It's hard to know what is behind such moves. These smaller NBL clubs don't make money, they are reliant on benefactors tipping in cash. SO have they simply decided enough's enough? Or is it a ploy to generate sympathy and community action? Get the community lobbying government and venue, get sponsors promising money, etc. The problem with doing that AGAIN so soon, is that people may simply decide its a lost cause and walk away.

As for "not having clarity from the NBL," that's a crock and simply an attempt to shift blame. Even if they honestly had concerns about the league continuing, no VIABLE organisation would pre-emptively seek administration based on that. Besides, what's the worst that can happen? We lose upto 3 teams, the league cobbles something together and runs with a 6 team comp.

Reply #520406 | Report this post

Harry Hackrein  
Years ago

Wow a 6 team "world class completion". What a joke. The NBL board should immediately resign.

Reply #520407 | Report this post

Years ago

Marvin was Chairman of the NBL board until a month or so ago, why would he do a better job at CEO?

Especially given the rumours that he scuttled Neil's grand plan for the league....

Like any CEO, Neill was hired to run the NBL the way they wanted it run. Instead he went ranting off on some crusade to rid the world of millionaires and reinvent the NBL as some socialist collective of pissant "community clubs." I think it was mentioned elsewhere that it was him that derailed the Wellington bid?

And its hardly a rumour. The NBL got rid of him and his ridiculous plans. Maybe if they had done it sooner and/or hired a decent replacement, we could have teams from Brisbane, Melbourne, and Wellington ready to go.

Reply #520408 | Report this post

Uwe Blab  
Years ago

Yes that would solve everything Harry. You throwing your hat into the ring? You seem to be the expert on everything.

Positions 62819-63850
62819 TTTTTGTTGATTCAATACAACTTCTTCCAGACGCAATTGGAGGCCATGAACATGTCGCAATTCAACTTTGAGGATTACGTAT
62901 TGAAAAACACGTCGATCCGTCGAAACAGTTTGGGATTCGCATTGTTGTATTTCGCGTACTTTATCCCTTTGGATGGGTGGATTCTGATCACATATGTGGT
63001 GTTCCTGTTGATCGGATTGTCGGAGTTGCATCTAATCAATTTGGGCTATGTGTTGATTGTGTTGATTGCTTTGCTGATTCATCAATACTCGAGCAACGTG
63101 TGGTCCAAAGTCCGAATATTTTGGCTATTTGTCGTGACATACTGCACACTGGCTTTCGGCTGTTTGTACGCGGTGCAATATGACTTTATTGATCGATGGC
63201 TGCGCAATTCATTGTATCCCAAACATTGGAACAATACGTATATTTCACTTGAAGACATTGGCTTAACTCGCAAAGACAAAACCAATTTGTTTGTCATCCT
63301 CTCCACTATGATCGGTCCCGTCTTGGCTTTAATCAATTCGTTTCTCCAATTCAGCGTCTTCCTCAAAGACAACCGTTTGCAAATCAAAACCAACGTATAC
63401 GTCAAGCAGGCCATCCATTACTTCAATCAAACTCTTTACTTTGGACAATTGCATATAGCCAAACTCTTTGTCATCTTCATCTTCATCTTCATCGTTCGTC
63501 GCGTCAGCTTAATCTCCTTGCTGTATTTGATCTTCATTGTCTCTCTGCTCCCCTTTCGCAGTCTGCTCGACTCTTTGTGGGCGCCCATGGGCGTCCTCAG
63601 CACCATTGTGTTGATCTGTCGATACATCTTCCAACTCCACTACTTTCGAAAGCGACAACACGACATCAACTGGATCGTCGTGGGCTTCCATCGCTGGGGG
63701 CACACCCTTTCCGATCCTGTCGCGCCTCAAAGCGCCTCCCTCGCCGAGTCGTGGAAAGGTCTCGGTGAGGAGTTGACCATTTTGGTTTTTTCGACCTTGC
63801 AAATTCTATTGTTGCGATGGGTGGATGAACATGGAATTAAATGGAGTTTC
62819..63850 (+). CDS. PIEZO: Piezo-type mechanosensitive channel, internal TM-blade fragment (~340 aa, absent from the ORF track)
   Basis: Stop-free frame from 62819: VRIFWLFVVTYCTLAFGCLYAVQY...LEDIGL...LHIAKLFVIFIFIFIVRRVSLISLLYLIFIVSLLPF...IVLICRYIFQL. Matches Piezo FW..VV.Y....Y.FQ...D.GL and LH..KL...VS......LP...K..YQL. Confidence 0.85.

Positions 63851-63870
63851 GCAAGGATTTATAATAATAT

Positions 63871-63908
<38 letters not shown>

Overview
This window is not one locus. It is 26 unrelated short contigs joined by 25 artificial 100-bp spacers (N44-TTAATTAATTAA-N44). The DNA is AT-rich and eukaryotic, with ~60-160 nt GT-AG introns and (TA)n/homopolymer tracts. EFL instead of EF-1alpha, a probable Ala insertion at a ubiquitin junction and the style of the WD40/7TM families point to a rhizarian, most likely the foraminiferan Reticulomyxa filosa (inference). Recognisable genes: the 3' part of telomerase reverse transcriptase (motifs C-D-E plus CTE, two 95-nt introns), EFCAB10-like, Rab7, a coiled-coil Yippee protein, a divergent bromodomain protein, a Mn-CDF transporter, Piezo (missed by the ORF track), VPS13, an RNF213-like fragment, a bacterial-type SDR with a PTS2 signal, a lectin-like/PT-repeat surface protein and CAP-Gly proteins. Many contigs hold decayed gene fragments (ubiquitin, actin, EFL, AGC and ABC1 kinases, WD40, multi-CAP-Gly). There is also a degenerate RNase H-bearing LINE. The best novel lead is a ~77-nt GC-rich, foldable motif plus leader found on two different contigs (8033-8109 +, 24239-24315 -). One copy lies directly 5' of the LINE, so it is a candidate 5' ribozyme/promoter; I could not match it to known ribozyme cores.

Reply #520409 | Report this post

Years ago

This is not going well...


Reply #520412 | Report this post

Years ago

Is the underlying cause of all these unrest a sign for change? Namely, the possibility of NBL management needing to ensure transparency and clear ideals on what the league's long-term future could look like, and how it could get there with measured plans and milestones in place.

NBL struggle intensifies: Townsville Crocodiles placed into voluntary administration

Reply #520416 | Report this post

Uwe Blab  
Years ago

My mistake, the Hawks announcement was the previous weekend.

Reply #520417 | Report this post

Years ago

NBL = Nothing Bloody Left

Reply #520418 | Report this post

Harry Hackrein  
Years ago

Sorry Uwe to disappoint you. I was howled down some time ago when I suggested this exact scenario may occur. I was also happy to be ridiculed because of it. This is a basketball forum that welcomes fans and thoughts last time I checked.
Unfortunately the rumblings have proved correct so far. I am far from happy to have suggested what has transpired but the mismanagement of the new NBL is far worse than BA ever was.
Equally unfortunate is the fact that the current Board is effectively people involved at NBL club level and they have overseen what should be their own demise.
You are a late arrival here and seem to know it all. You talk the talk and have little if anything to offer.
The current NBL have always had this (IMO)flawed vision of an NBL team in Brisbane. The focus has been there and when Neill told them the truth he walked. Down hill from there. Only 2 weeks ago they were back in with Larry involved with Jacks son. Last week gone. What a train wreck. It's a sad day to see this once great league reduced to a national laughing stock that no one other than basketball fans would even realise.

Reply #520420 | Report this post

Years ago

how can the league know what is realistic for next season?
Uwe, I imagine the league would be able to give an accurate and realistic read on the Brisbane situation, the TV situation, the reality of the web and livestream futures, any other teams, as well as detail quite specific situations in the event of each situation bearing fruit.

As I said before, things like "In the event that the Hawks don't continue, we will be financing a Brisbane team to maintain an 8 team league, 28 game season, 14 home games, 3 and 3 finals series" or "We will continue as a 7 team league with 24 games for each club, and an adjusted finals format."

The league has hardly been clear about the Brisbane scenario with fans, so I can imagine it's been less than brilliant with outer-circle clubs.

Reply #520421 | Report this post

Harry Hackrein  
Years ago

So how's Nick doing now with a 6 team National Bush League National TV rights coverage?
After all it is a "world class competition" which we keep hearing. No wonder the NBL is rooted if they seriously believe their own PR.

Reply #520426 | Report this post

Years ago

Selling the league to Larry Kestelman for 51% at a cheap price probably looks like a decent move at this point.

He can be Vince McMahon, Dana White or whoever he wants to be as the owner and commissioner.

Reply #520431 | Report this post

Years ago